The saw-whet owl has had quite the journey this past week. He made his way to New York City traveling inside the norway spruce tree that was cut in Oneonta. He was found dehydrated and hungry in the branches of the tree.
Ellen Kalish is the founder and director of Ravensbeard Wildlife Center. The Center gets calls about birds all the time, but nothing quite like this one. “Right now, I am so fortunate to have picked up the phone and taken in this sweet little creature,” says Kalish. She says the bird has had several vet visits and clear x-rays. “…His body is unbroken, which to me is the miracle,” says Kalish.
Ellen has her fingers crossed that Rockefeller will be making his way back into the wild this weekend, latest Monday. (The Center will post a video on their Facebook page releasing Rockefeller.) Ellen is not sure if the bird will be released in Oneonta, because no one knows where the bird is exactly from. She says he shouldn’t have a problem adapting to the wildlife in Saugerties. “What we do know is that saw-whet owls are nomadic — and they don’t really have a terrority,” says Kalish.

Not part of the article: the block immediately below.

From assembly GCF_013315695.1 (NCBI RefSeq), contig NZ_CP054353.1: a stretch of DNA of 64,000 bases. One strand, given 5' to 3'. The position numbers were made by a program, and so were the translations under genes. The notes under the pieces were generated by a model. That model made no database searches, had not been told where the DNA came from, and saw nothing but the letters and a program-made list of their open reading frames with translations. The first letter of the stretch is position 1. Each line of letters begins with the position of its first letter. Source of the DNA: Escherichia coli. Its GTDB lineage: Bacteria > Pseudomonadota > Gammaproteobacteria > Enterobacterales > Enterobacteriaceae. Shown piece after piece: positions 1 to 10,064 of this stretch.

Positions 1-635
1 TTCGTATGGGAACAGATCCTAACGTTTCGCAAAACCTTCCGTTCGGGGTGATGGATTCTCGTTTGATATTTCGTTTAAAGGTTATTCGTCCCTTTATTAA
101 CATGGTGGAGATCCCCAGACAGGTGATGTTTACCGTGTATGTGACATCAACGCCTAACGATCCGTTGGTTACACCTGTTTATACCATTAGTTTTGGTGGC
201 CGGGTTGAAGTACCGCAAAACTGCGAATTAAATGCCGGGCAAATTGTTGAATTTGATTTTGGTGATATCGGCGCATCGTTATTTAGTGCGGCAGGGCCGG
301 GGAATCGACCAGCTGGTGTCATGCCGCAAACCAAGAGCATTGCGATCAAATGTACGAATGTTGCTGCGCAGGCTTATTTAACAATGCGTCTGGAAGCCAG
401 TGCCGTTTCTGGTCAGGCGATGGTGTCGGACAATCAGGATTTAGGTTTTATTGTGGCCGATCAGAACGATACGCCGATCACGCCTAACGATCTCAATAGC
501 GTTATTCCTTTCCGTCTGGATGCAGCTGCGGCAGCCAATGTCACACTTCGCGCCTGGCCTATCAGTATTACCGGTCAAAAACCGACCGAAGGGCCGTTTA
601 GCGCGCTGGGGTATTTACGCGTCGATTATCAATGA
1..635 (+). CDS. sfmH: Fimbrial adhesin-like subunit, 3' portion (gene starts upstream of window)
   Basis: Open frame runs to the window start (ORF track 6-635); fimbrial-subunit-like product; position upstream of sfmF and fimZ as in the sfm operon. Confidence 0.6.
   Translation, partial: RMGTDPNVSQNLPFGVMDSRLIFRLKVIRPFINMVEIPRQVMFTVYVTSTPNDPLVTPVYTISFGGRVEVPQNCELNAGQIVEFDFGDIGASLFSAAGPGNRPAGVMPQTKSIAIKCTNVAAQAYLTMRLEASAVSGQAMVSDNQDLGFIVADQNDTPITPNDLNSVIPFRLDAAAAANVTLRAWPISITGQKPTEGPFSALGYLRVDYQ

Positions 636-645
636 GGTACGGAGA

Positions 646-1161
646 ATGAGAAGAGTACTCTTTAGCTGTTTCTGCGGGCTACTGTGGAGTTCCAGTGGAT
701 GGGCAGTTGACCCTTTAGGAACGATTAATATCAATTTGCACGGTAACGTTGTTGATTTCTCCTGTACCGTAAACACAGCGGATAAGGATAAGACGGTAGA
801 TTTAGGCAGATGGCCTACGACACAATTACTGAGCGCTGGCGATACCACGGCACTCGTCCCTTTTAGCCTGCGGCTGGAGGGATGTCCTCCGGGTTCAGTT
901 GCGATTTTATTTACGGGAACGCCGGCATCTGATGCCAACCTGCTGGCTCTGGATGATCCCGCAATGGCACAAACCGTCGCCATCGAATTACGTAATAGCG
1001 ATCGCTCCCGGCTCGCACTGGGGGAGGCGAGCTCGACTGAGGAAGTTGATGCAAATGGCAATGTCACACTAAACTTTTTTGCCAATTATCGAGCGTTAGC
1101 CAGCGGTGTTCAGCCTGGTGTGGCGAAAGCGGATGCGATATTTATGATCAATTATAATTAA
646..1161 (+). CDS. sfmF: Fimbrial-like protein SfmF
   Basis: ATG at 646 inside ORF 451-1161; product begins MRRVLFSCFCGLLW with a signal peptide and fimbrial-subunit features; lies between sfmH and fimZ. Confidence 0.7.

Peter Dubacher from the Berkshire Bird Paradise in Petersburg takes care of a number of different types of birds. He has been taking care of birds for 50 years. Just like Ellen, Peter gets phone calls about birds in New York City, but he also gets calls about taking birds in from outside the country. “Every creature deserves compassion, respect and love…I am going to try to save as many creatures as I can,” says Dubacher. Peter says it’s all about preserving nature and that’s why he does this for a living. Peter and his family plan to educate the younger generations and invite them to their bird sanctuary. He says educating children about wildlife is what will help make our future brighter.
These types of nonprofit organizations rely a lot on donations. Ellen is thankful and shocked by how much the community has stepped up to support them. “The texts, emails and messages, and the donation button has not stopped,” says Kalish.